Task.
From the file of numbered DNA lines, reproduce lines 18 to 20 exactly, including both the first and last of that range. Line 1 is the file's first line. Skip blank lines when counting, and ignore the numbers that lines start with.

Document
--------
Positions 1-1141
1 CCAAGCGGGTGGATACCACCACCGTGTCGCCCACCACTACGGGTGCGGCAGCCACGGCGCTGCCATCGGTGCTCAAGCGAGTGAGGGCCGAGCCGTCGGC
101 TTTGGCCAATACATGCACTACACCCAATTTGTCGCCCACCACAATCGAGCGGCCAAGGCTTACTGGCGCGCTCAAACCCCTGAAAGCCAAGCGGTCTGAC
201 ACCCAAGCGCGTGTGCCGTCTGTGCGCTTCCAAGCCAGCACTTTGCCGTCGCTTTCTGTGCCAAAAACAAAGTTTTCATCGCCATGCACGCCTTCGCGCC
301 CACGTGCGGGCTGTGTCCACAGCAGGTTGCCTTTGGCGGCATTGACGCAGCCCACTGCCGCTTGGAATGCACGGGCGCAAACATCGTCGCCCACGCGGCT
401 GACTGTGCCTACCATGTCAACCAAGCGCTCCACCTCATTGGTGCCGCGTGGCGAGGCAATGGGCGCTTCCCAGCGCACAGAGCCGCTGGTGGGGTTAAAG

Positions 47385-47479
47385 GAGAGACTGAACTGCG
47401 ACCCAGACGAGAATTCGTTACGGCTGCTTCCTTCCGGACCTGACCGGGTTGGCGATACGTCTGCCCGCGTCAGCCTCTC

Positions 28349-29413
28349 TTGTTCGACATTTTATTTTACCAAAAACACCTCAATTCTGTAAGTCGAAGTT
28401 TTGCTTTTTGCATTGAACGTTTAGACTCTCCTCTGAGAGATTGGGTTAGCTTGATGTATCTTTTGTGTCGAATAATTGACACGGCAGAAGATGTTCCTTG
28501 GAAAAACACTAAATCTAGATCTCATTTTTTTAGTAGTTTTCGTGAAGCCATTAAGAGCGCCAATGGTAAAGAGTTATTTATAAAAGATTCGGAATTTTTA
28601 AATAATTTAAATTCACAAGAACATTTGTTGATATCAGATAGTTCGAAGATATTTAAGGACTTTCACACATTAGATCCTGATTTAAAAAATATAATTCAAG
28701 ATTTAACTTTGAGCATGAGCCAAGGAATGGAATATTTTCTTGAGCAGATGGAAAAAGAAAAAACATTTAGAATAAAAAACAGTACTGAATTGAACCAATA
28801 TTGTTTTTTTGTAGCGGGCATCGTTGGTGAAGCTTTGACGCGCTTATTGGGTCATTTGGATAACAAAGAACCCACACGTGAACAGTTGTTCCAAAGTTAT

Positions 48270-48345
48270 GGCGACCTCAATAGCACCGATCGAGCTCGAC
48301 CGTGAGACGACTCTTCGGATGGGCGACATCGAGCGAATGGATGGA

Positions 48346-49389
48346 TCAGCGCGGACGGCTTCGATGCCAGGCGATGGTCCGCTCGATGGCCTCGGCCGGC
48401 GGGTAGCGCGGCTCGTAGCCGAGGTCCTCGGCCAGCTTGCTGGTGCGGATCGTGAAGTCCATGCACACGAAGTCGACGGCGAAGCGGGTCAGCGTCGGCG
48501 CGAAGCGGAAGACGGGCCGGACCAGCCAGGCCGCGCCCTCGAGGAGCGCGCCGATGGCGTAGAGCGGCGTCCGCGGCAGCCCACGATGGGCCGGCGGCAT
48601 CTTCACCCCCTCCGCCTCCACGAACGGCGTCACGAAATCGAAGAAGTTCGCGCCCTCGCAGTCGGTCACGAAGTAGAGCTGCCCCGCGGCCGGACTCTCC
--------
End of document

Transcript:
48270 GGCGACCTCAATAGCACCGATCGAGCTCGAC
48301 CGTGAGACGACTCTTCGGATGGGCGACATCGAGCGAATGGATGGA

Positions 48346-49389